Duncan Hart fondly recalls Robert Prosinecki’s time at Portsmouth, and beyond…
The transfer deadline countdown on Sky Sports News surely bores even the most ardent football fan. If you care to check, then you will probably find the latest gossip being repeated ad nauseum on the hour for the rest of August, as the latest mercenary switches between one fat pay cheque to the next.
But, this wasn’t always the case. Transfers used to take us by surprise. The world stopped for a few seconds when the news filtered slowly filtered through that Pelé had retired from his only club in Brazil, Santos, to join New York Cosmos in 1975. Many would have had to double check that it wasn’t April 1st when Middlesbrough signed Fabrizio Ravanelli from Juventus at the peak of his career in 1996. Even manager Alan Pardew looked startled when Carlos Tevez and Javier Mascherano landed in his lap at West Ham in 2006.
Many other clubs have had surprise transfers over the years, but I would argue that perhaps none beat the shock in August 2001 when my team Portsmouth FC signed Robert Prosinecki. Portsea Island shook itself a few further yards further from the mainland; such was the tremor of excitement that spread across the city when Pompey’s Serbian-American owner, Milan Mandaric, announced he had managed to persuade his Croatian “friend” to move to the South Coast. Continue reading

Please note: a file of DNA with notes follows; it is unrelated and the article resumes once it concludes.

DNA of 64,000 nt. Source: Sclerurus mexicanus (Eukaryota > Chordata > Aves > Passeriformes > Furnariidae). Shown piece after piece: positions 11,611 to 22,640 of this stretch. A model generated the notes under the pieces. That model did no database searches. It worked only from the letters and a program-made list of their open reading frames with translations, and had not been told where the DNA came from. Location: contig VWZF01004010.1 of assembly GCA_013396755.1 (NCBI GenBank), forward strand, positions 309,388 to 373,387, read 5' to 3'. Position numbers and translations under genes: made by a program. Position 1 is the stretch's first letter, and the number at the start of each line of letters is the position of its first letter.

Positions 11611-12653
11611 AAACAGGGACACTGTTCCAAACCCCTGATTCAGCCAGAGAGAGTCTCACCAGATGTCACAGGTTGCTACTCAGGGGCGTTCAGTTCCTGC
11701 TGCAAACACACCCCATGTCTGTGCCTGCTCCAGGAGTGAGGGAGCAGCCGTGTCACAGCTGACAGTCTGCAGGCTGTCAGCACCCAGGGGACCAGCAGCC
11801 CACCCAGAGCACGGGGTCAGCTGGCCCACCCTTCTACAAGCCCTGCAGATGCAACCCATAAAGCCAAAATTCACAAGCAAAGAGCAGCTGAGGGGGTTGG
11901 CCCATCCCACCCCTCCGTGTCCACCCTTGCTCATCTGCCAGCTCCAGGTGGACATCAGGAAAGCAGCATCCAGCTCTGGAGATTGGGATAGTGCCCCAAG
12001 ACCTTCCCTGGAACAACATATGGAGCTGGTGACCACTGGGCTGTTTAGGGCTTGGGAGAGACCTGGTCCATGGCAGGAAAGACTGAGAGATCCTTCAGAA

Freddie Mickshik believes Gareth Bale’s sparkling performances could pave the way for a new wave of British players abroad…
Of the numerous British exports to Europe, few have delivered. This is undoubtedly due in part to a long era of Premier League dominance on the field coupled with financial clout off it, leaving little incentive for home-grown talent to fly the nest, and partly perhaps because the typical British-born player does not share the cosmopolitan outlook of his European or Latin-American counterpart.
Much has changed since the days of Kevin Keegan’s back-to-back Ballon d’Ors at Hamburg, let alone John Charles’ prolific spell at Juventus, which belongs to another age altogether. A low ebb of British football reached its nadir in the mid-1980s, with Keegan forging a trail for Brits in Europe followed most prominently and with greatly varying degrees of success by Gary Lineker, Mark Hughes, Ian Rush, Graeme Souness and Paul Gascoigne. Continue reading
Joe Hall argues the case for Robert Lewandowski as the winner of the Ballon d’Or 2013…
He doesn’t have one tenth of the talent Lionel Messi does. He will never match the phenomenal force of Cristiano Ronaldo. And even when he eventually joins Bayern Munich, he could well play second fiddle to Franck Ribery. Having said all that, Robert Lewandowski should have won the 2013 Ballon d’Or.
Before you roll your eyes, I’m not a jumped-up Bundesliga “expert” with a BT Sport subscription who could tell you how the intricacies of Lewandowski’s games are more tactically flexible, his pressing more effective than the three nominees, or anything like that.
It’s just that if you do insist on giving out an individual award in a team sport, it’s not very interesting simply to ask “who is the best?!”. Laboriously working over the stats to try and come to some sort of scientific conclusion is a fruitless task; subjectivity will always be present. Some people are Messi people and some are Ronaldo people, just as some prefer Oasis and others Blur. Some don’t care.